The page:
Referring now to FIG. 2, the exposed area of the substrate 20 is anisotropically etched using HBr/SF6, for example, to form a trench with a depth of between about 1500 to 3000 Angstroms. This is followed by a thermal oxidation by conventional techniques forming a second oxide liner layer 25 in the trench with a thickness of between about 200 to 250 Angstroms. An oxygen or field isolation implantation is performed into the trench area forming an implanted region 26. An oxygen implantation would be performed using O2 ions with a dose of between about 1015 to 1017 atoms/cm2 with energy of between about 60 to 80 keV. A field isolation implantation would be performed using ions from a list comprising boron, BF2, phosphorous, arsenic, germanium, or antimony, with a dose of between about 1012 to 1013 atoms/cm2 with energy, of between about 30 to 60 keV. The lower energy implantation serves to extend the shallow trench depth and results in a substantial reduction in defects over the high-energy implantation and additional masking steps required of prior art techniques. Using this method to extend the trench circumvents the problems of etching deep, narrow trenches including microloading and severe plasma induced damage resulting from excessive etching, defects formed along the exposed trench surfaces, and ineffective removal of etch residue. The field isolation implantation differs from the prior art by implanting only at the bottom of the trench. This allows further scaling of devices and avoids trench overlap at the bottom and sidewalls of the trench.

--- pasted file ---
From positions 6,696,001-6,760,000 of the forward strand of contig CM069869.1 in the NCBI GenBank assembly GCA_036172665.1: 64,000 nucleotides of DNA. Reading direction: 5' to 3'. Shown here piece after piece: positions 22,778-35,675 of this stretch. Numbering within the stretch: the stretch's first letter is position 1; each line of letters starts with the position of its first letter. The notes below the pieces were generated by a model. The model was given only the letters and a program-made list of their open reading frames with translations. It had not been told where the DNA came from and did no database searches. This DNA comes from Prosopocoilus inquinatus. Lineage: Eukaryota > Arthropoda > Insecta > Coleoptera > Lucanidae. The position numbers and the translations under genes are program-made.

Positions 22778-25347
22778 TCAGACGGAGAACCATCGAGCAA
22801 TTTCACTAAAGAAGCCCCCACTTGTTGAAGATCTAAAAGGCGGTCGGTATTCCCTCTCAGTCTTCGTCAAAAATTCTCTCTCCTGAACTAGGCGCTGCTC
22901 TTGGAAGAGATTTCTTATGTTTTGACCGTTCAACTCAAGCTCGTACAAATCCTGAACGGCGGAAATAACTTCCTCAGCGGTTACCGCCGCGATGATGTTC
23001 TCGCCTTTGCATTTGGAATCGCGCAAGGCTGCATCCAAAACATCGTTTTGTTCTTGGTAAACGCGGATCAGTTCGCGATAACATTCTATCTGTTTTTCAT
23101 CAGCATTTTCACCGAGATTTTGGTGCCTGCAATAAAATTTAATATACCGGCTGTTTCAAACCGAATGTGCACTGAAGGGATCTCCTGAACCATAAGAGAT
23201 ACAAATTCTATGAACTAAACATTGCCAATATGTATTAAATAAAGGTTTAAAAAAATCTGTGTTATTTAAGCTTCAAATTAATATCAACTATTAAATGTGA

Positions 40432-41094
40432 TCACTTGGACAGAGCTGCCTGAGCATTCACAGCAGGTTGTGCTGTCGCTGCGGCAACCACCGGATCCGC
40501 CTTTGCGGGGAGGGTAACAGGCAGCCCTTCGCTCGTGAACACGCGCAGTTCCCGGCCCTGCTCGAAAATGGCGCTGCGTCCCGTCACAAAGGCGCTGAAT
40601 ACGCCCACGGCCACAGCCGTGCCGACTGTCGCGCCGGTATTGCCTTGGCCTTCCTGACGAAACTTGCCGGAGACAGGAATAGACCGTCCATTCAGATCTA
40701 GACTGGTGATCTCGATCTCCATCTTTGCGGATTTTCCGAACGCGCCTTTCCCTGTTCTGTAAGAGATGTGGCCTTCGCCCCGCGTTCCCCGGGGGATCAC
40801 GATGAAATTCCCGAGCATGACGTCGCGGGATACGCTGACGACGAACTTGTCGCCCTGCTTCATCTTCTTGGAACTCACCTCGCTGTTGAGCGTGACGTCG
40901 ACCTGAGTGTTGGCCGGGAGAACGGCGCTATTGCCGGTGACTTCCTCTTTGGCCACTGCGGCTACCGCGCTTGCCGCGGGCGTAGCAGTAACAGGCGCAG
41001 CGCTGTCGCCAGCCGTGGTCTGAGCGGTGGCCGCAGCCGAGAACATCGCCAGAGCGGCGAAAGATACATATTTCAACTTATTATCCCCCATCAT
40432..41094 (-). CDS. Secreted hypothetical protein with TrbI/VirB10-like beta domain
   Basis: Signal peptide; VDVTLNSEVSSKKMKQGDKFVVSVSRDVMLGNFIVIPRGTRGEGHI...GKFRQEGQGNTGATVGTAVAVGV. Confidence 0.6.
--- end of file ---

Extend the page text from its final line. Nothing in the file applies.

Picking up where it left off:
Now referring to FIG. 3, a second nitride layer 27 is deposited by PECVD or preferably by LPCVD to a thickness of between about 200 to 250 Angstroms overlying the entire surface of the wafer.
Referring to FIG. 4, the second nitride layer 27 and second oxide layer 25 are anisotropically dry etched using a controlled fluorine based chemistry removing the nitride layer 27 and oxide liner layer 25 in the area at the bottom of the trench, and forming nitride spacers 27 along the sides of the trench. This exposes the implanted silicon oxide region 26. The nitride spacers 27 improve the quality of the isolation region by preventing lateral dopant diffusion during subsequent processing. In addition, elimination of the nitride spacers 27 would allow the formation of undesirable voids in the surface of the oxide of the finished isolation region. A thick oxide layer 28 is then deposited by CVD, LPCVD, or preferably by high-density plasma deposition (HDP) to a thickness of between about 8000 to 10000 Angstroms covering the surface and filling the trench. Stresses induced by the nitride spacers 27 are relieved by the surrounding oxide liner layer 25 and oxide layer 28. Use of a thermally grown oxide in this step would result in poor isolation due to voids, and the resulting surface topology using thermal oxide would require additional planarization. In addition, high temperatures required to grow thermal oxide would not be compatible with current processing technologies.